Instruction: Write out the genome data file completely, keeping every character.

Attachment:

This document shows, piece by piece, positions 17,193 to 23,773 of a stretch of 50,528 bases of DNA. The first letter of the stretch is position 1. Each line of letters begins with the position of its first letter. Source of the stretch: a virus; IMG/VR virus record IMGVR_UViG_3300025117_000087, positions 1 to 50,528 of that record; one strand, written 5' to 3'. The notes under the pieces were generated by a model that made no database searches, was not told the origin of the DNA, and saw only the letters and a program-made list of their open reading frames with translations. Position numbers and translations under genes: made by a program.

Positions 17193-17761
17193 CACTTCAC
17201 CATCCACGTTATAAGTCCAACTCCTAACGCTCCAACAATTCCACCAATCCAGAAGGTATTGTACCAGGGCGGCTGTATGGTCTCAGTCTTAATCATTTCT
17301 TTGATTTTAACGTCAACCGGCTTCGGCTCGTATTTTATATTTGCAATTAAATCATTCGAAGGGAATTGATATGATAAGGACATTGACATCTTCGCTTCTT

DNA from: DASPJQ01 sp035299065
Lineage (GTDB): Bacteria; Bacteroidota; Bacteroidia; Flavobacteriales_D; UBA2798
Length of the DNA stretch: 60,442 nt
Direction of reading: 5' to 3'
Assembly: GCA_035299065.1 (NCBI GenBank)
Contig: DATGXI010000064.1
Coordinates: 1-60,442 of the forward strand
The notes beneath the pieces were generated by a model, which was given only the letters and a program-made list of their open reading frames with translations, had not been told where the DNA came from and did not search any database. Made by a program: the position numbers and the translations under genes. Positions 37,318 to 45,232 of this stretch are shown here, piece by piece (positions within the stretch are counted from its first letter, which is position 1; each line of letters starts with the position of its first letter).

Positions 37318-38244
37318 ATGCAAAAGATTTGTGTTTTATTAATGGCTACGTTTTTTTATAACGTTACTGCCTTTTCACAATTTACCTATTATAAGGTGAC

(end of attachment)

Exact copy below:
This document shows, piece by piece, positions 17,193 to 23,773 of a stretch of 50,528 bases of DNA. The first letter of the stretch is position 1. Each line of letters begins with the position of its first letter. Source of the stretch: a virus; IMG/VR virus record IMGVR_UViG_3300025117_000087, positions 1 to 50,528 of that record; one strand, written 5' to 3'. The notes under the pieces were generated by a model that made no database searches, was not told the origin of the DNA, and saw only the letters and a program-made list of their open reading frames with translations. Position numbers and translations under genes: made by a program.

Positions 17193-17761
17193 CACTTCAC
17201 CATCCACGTTATAAGTCCAACTCCTAACGCTCCAACAATTCCACCAATCCAGAAGGTATTGTACCAGGGCGGCTGTATGGTCTCAGTCTTAATCATTTCT
17301 TTGATTTTAACGTCAACCGGCTTCGGCTCGTATTTTATATTTGCAATTAAATCATTCGAAGGGAATTGATATGATAAGGACATTGACATCTTCGCTTCTT

DNA from: DASPJQ01 sp035299065
Lineage (GTDB): Bacteria; Bacteroidota; Bacteroidia; Flavobacteriales_D; UBA2798
Length of the DNA stretch: 60,442 nt
Direction of reading: 5' to 3'
Assembly: GCA_035299065.1 (NCBI GenBank)
Contig: DATGXI010000064.1
Coordinates: 1-60,442 of the forward strand
The notes beneath the pieces were generated by a model, which was given only the letters and a program-made list of their open reading frames with translations, had not been told where the DNA came from and did not search any database. Made by a program: the position numbers and the translations under genes. Positions 37,318 to 45,232 of this stretch are shown here, piece by piece (positions within the stretch are counted from its first letter, which is position 1; each line of letters starts with the position of its first letter).

Positions 37318-38244
37318 ATGCAAAAGATTTGTGTTTTATTAATGGCTACGTTTTTTTATAACGTTACTGCCTTTTCACAATTTACCTATTATAAGGTGAC